Observational Humor — Case Study #71

Here’s another Observational Humor monologue presented at the end of a meeting.

THE SET-UP (What was said and what happened during the meeting before the monologue was delivered.)

1.  Our General Evaluator said that all of our speech evaluators happened to be cute guys.

2.   An evaluator gave a general suggestion.  He followed that advice with, “I’m not sure how you’ll be able to do that.”

3.  Two of our younger club members (early 20s) are Ryan and David.  A speaker referred to them as his sons.

4.  A speaker talked about turning forty.  He implied that it was a large number.

5.  A speaker talked about people over 100 years old and how Japanese culture treats older people better than we do in the USA.

6.  One of our members is named Bill Parker.

7.  A speaker said that people fear speaking in public more than they fear death.

8.  As part of the impromptu speaking assignments, a member was required to sing a song.


As you’ve probably noticed…we’ve run out of cute guys.
(Self-deprecation.  Huge laugh.  A perfect opener.)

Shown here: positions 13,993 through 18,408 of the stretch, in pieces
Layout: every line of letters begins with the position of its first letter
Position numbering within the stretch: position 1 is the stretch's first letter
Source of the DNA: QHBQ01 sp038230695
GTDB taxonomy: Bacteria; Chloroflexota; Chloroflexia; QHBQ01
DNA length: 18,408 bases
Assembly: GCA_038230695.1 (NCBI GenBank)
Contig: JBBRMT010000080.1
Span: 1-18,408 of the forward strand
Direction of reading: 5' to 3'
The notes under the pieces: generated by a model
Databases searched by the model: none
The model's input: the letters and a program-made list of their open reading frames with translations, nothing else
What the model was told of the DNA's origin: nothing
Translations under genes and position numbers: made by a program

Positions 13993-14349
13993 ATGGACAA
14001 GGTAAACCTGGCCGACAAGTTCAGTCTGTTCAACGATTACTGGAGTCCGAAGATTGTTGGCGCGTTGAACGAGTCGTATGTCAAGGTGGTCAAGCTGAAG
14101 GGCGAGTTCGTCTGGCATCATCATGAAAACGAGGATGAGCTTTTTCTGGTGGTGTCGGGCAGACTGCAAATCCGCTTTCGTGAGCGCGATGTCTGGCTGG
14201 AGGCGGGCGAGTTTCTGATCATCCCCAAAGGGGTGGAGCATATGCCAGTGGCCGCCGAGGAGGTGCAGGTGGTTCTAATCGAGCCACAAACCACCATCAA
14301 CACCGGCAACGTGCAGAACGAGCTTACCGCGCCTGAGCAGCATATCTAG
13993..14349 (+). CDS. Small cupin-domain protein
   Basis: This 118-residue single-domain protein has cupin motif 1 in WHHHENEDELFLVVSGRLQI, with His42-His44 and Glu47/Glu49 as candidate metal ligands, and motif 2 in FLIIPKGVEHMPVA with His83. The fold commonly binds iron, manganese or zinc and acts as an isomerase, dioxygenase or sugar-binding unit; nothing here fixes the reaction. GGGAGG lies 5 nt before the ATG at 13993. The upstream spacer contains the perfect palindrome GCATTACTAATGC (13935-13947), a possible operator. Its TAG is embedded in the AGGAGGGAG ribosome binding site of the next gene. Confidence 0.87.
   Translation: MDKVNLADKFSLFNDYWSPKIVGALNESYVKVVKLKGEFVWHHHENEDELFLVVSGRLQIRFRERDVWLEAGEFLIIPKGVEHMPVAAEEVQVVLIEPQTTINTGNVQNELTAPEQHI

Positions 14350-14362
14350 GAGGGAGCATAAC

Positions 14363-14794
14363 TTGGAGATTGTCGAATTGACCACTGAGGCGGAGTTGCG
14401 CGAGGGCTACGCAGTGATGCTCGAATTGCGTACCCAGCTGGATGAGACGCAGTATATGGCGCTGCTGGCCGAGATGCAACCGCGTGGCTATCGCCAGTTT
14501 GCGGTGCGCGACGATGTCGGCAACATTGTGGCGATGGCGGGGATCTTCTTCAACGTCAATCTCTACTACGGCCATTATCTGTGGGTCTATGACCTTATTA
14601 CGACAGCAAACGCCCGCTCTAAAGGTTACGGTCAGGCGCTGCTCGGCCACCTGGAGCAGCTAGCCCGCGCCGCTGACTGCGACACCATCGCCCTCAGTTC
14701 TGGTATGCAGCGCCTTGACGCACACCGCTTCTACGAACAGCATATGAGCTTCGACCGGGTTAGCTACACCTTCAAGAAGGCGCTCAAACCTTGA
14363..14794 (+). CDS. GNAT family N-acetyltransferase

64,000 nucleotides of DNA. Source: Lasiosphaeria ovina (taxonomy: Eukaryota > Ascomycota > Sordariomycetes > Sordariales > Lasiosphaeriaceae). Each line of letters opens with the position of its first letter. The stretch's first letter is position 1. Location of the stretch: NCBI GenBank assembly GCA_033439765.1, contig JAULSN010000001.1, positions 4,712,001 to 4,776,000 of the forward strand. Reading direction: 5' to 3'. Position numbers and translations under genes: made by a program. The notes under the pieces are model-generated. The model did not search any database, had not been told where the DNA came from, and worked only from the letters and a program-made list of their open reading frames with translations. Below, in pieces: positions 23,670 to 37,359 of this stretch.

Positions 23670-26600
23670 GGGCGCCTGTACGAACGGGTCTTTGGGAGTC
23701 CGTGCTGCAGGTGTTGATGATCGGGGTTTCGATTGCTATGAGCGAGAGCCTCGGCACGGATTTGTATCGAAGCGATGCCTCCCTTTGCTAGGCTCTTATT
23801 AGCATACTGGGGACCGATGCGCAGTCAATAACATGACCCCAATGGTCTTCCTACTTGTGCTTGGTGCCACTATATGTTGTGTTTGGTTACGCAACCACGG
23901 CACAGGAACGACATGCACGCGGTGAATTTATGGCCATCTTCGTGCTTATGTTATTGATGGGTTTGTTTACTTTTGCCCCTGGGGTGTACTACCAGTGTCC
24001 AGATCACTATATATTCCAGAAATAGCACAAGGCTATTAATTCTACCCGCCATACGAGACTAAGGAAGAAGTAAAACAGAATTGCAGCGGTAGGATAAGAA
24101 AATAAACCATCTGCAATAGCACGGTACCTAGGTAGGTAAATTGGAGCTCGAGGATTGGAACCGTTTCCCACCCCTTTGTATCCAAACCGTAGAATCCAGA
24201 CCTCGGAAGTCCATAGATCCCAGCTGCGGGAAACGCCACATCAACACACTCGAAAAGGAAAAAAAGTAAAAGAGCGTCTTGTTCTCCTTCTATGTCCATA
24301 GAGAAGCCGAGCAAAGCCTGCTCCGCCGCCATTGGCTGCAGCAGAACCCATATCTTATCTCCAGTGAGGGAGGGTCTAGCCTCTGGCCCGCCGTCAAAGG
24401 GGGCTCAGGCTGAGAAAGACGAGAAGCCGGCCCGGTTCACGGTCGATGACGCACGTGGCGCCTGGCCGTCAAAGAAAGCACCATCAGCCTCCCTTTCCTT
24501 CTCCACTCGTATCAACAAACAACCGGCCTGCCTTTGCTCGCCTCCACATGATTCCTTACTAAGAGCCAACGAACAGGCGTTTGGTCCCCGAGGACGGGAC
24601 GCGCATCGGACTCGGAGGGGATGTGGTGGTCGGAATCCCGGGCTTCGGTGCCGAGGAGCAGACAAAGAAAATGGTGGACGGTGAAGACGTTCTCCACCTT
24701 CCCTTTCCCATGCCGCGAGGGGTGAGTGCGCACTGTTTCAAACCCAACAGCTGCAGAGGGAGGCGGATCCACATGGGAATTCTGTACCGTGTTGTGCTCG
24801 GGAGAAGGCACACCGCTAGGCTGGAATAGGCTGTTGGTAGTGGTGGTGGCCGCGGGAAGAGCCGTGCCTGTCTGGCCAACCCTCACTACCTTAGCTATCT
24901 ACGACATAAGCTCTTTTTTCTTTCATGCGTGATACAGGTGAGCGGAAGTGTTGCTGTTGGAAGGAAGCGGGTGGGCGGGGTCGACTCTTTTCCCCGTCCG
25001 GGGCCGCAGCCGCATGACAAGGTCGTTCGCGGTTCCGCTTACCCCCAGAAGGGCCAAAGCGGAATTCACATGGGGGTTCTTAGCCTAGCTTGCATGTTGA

The floor is open to humorous observations.  Your challenge is to come up with observations which are funny.  I’m not sure how to do that…but it’ll be great if you’re able to.
(I wasn’t sure how well this would work, thinking that the set-up might not be strong enough.  But it received a very good laugh.)

I’d like to introduce you to my two grandsons…Ryan and David.
(Self-deprecation.  Good laugh.)

I have a correction to make.  Forty is not a big number.
(I felt this was a good line, but it received almost no laughter.  It may have needed a better set-up to link it to the mention of FORTY during the meeting.  It may also not have been clear that I was implying that 40 is a small number compared to my age.  It was intended to be self-deprecation.)

They announced today that congress has solved the Social Security funding problem.  When seniors turn 65, they will be given a one-way ticket to Japan.
(Best laugh of the monologue.)

What do you call a person who carefully puts a one dollar bill between a five and a ten dollar bill?  A bill parker.
(This line was not in the planned monologue, but Bill made a comment near the end of the Observational Humor session, and I chose to include it.  The humor trigger is name-play.  I look for first and last names which happen to be nouns and verbs.)

We were told that people feared speaking in public more than they feared death.  That’s not accurate.  The number one fear is to die on stage while singing.
(Good laugh by taking a different twist on an old speaking cliche.)